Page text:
During minimally invasive liver resection (MILR), the Pringle maneuver aims to minimize blood loss and provide a clear operative field, thereby identifying intrahepatic structures and facilitating safe parenchymal transection. Several techniques for using the Pringle maneuver in MILR have been described. This review presents various methods which have been reported in the literature. A systematic literature search used the MEDLINE/PubMed database from its earliest records to August 2022 using appropriate search headings and keywords. The primary outcome was identifying techniques for performing hepatic inflow occlusion during laparoscopic/robotic hepatectomy. Inclusion criteria consisted of publications describing technical steps to obtain hepatic inflow occlusion during minimally invasive hepatectomy. A literature search identified 23 relevant publications, and the full texts were examined. The techniques described in the reports can be broadly categorized into three groups: (1) the Rummel-tourniquet technique, (2) vascular clamp use, and (3) the Huang Loop technique. Various techniques have been used in MILR to achieve inflow confinement successfully. The authors prefer the modified Huang Loop technique because it is inexpensive, reliable, and quick to apply or release. Hepatobiliary surgeons are advised to familiarize themselves with these MILR techniques, which have proven effective and safe inflow occlusion.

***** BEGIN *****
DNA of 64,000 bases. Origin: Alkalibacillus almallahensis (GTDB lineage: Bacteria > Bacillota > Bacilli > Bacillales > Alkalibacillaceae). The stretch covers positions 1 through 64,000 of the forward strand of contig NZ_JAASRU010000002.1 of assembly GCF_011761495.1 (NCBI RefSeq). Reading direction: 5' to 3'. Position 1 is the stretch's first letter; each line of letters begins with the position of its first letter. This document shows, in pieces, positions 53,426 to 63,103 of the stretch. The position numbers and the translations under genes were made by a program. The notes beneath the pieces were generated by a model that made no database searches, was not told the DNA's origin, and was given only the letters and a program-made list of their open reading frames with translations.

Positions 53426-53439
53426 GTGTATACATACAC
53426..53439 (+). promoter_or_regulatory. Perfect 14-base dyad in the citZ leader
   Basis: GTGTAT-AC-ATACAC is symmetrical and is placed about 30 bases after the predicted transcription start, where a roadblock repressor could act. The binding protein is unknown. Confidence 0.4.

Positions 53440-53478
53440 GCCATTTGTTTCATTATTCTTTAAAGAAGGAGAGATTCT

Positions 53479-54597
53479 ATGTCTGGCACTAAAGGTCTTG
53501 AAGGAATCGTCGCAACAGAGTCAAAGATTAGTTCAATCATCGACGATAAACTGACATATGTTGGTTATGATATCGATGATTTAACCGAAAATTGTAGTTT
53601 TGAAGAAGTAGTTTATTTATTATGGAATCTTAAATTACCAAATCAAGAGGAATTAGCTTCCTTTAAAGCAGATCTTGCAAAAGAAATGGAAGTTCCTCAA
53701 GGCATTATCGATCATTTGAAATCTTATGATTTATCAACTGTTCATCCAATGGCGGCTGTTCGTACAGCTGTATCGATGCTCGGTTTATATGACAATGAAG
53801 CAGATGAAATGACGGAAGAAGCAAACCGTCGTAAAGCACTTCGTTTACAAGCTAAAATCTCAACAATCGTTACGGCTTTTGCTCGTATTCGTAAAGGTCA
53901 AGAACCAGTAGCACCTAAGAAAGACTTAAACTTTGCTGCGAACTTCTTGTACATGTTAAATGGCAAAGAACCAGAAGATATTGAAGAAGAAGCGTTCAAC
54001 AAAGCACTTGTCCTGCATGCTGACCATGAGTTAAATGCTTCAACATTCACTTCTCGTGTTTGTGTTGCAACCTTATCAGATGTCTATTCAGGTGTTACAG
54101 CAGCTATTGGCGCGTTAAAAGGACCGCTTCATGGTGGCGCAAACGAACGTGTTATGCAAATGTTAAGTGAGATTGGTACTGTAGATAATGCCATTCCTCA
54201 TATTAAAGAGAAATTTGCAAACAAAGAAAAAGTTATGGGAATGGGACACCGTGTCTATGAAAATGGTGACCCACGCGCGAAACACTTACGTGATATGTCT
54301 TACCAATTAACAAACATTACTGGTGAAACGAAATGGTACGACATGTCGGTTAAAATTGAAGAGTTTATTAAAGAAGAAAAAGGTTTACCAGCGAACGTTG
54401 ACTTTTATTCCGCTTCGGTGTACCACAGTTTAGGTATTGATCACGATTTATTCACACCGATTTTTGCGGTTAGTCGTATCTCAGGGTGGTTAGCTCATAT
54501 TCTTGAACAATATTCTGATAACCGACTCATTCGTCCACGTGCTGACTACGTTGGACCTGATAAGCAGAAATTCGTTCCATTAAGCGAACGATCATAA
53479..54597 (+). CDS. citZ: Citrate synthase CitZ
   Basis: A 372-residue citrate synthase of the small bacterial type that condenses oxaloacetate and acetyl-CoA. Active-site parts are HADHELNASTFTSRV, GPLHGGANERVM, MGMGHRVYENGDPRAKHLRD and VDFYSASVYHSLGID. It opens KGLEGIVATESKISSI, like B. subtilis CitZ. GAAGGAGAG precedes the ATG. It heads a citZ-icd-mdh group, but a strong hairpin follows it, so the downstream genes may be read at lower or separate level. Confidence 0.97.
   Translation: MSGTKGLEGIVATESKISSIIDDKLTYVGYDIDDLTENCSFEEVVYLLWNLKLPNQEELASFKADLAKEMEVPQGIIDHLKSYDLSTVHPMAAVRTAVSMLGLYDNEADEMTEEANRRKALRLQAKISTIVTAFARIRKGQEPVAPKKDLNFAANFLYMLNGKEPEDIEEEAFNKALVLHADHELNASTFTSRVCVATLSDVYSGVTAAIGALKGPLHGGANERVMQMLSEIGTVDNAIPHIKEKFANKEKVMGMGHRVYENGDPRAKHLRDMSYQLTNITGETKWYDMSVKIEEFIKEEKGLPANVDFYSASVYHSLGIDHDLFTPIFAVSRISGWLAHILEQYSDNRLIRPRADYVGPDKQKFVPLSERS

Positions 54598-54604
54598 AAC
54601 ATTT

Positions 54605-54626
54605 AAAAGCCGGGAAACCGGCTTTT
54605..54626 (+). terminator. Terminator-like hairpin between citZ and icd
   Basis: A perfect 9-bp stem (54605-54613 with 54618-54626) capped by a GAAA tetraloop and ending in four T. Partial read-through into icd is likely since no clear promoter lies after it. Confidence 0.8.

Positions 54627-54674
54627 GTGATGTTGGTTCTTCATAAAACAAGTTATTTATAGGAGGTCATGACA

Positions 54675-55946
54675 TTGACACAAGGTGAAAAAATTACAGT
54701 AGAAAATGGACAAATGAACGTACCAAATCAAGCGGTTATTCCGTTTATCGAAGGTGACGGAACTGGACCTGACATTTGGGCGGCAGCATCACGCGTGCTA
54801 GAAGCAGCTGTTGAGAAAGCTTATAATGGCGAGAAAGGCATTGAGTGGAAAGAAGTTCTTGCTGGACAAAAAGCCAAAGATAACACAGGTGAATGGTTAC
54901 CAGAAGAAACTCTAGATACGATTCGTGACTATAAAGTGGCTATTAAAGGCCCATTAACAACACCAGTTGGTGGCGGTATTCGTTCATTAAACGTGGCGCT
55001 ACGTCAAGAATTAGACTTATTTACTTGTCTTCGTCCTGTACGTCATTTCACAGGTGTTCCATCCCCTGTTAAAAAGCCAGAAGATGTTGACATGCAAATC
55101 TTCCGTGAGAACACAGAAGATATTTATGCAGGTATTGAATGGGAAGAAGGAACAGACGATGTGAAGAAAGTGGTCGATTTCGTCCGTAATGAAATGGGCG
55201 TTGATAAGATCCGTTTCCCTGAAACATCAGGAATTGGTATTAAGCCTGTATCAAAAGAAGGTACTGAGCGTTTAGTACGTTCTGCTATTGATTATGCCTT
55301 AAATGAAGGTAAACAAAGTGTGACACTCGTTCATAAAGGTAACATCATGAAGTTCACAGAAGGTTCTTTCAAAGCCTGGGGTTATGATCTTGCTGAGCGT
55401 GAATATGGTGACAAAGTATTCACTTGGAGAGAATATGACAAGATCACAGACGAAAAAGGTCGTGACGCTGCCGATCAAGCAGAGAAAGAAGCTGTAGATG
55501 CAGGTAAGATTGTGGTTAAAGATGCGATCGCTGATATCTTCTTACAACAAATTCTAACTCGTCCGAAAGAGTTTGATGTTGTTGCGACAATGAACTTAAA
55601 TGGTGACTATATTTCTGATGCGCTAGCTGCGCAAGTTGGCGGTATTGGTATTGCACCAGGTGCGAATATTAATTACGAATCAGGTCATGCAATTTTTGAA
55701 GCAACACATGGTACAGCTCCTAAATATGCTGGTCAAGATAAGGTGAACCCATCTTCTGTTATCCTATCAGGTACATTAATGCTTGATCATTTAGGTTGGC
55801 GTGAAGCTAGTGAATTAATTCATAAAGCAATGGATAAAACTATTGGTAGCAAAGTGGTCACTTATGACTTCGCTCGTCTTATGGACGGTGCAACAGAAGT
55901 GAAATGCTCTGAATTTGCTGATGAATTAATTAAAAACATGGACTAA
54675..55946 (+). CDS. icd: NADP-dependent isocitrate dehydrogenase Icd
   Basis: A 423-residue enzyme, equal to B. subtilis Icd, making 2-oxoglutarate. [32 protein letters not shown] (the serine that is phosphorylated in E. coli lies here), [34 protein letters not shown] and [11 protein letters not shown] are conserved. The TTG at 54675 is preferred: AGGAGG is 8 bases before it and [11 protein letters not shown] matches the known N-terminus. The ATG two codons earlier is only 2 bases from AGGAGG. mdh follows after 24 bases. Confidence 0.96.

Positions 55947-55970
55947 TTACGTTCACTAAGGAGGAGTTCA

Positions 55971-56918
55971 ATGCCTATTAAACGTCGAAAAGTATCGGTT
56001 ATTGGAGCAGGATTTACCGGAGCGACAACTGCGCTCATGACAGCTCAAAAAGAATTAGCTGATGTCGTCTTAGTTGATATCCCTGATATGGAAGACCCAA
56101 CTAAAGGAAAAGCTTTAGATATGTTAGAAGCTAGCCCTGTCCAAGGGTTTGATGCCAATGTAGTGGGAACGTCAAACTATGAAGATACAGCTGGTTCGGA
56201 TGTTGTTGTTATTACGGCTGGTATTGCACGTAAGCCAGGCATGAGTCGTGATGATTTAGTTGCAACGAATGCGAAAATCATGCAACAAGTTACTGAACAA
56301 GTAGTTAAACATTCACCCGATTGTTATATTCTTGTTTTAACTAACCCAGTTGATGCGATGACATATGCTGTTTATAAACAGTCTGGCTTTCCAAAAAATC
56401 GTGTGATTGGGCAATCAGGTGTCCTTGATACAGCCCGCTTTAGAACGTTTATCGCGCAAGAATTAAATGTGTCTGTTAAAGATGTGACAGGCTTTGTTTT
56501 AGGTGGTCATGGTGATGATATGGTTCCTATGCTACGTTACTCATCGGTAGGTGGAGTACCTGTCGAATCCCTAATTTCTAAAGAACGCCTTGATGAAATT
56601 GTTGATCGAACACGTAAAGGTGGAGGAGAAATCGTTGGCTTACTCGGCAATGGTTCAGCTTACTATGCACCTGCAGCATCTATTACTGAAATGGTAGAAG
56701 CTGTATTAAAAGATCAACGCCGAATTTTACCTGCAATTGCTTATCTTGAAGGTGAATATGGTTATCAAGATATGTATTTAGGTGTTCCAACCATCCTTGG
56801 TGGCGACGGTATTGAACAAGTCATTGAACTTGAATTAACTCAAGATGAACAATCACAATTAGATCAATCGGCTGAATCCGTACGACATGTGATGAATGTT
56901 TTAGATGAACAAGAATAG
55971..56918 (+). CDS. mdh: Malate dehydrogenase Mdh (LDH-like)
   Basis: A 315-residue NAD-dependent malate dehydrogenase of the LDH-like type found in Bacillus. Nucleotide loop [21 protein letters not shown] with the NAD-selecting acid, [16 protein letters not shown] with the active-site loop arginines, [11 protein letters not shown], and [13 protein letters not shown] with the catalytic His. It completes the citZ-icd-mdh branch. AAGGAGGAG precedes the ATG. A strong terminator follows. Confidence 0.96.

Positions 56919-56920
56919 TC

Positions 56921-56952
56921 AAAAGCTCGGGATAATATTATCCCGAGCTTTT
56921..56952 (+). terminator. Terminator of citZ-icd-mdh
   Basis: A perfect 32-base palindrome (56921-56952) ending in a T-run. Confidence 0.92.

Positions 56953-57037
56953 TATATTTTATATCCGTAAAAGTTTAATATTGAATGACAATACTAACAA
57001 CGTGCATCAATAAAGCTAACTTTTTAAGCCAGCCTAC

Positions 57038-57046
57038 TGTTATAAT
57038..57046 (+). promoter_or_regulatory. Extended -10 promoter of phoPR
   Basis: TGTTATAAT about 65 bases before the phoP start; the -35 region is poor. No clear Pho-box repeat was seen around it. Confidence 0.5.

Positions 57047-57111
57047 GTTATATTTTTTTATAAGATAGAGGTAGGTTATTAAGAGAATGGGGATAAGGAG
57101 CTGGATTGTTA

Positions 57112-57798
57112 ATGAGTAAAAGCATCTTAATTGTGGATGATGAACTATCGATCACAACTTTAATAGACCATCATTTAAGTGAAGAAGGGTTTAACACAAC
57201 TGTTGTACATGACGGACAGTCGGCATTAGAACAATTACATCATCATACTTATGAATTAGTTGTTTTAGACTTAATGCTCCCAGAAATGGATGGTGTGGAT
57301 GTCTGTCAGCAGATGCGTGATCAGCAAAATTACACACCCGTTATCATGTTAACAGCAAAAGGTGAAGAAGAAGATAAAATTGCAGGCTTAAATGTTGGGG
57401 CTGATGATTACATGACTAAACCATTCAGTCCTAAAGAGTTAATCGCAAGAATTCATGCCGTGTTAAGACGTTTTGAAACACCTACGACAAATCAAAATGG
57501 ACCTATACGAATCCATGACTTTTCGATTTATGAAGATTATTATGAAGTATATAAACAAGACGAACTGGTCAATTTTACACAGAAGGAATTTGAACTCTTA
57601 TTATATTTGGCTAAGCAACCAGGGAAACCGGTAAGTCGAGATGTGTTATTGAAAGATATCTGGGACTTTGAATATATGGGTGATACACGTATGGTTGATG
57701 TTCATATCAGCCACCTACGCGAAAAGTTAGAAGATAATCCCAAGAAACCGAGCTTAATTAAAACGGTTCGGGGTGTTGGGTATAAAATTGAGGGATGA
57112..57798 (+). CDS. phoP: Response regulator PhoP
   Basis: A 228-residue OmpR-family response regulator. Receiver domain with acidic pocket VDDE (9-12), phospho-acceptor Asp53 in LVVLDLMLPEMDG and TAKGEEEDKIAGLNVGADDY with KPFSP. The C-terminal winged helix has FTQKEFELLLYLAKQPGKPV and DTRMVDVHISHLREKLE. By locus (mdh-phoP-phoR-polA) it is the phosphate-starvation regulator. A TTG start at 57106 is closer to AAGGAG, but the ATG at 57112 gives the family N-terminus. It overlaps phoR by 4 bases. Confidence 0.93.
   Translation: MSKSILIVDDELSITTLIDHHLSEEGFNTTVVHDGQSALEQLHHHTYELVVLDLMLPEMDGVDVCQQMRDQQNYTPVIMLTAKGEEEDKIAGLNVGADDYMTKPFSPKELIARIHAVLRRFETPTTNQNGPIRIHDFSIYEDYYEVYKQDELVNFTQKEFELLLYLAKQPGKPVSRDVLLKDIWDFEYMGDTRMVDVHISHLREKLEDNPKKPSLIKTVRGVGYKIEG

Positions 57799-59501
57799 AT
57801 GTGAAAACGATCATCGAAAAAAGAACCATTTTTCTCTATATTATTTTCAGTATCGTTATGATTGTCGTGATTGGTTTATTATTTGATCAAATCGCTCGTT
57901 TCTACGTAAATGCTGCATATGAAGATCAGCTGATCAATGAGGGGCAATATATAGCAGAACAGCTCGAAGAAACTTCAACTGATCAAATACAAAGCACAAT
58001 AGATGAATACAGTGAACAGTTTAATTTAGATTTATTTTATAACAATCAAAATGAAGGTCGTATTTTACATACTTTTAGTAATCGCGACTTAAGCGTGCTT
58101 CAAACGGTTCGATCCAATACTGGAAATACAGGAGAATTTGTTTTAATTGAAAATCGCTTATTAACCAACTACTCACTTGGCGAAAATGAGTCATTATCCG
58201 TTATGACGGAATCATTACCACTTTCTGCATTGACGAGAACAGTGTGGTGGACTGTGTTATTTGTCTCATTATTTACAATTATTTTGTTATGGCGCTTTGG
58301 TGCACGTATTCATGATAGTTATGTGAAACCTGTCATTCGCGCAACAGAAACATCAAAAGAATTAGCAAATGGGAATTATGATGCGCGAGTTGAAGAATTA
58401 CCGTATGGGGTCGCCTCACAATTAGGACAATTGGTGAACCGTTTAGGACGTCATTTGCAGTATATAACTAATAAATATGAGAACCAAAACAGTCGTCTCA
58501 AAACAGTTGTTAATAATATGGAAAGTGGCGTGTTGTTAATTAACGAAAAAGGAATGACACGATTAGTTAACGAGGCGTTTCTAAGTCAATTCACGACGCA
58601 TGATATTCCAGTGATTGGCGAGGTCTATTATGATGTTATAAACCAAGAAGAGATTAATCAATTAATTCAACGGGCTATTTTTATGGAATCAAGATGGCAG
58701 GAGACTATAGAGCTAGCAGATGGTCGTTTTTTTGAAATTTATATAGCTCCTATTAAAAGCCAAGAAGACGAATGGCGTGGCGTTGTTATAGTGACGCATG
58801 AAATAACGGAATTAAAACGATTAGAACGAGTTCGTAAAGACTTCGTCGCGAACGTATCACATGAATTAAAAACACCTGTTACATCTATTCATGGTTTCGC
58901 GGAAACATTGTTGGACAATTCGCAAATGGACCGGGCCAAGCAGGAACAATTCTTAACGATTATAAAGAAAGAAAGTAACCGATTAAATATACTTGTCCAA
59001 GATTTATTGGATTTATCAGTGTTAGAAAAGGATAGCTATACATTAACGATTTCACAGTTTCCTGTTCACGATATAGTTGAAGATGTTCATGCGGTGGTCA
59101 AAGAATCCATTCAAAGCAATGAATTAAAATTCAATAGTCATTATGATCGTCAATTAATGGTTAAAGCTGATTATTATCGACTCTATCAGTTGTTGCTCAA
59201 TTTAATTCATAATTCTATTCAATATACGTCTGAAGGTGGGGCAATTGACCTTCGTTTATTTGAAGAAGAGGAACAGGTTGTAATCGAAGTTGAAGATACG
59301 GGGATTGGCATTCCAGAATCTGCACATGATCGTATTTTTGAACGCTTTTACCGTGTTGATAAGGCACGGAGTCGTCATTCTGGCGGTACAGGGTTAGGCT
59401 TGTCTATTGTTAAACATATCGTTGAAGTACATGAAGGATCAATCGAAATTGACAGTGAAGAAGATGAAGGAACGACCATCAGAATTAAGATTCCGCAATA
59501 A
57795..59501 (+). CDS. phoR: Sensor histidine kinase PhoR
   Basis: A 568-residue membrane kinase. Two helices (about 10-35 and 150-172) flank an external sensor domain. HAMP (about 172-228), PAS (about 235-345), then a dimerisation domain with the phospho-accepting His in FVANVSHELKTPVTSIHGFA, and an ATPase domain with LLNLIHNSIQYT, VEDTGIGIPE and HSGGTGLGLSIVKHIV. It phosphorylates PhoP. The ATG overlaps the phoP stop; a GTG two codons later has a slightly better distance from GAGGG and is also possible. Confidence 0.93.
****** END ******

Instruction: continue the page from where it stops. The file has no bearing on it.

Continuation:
Keywords : Hepatectomy; Minimally invasive surgical procedures; Laparoscopy; Robotic surgical procedures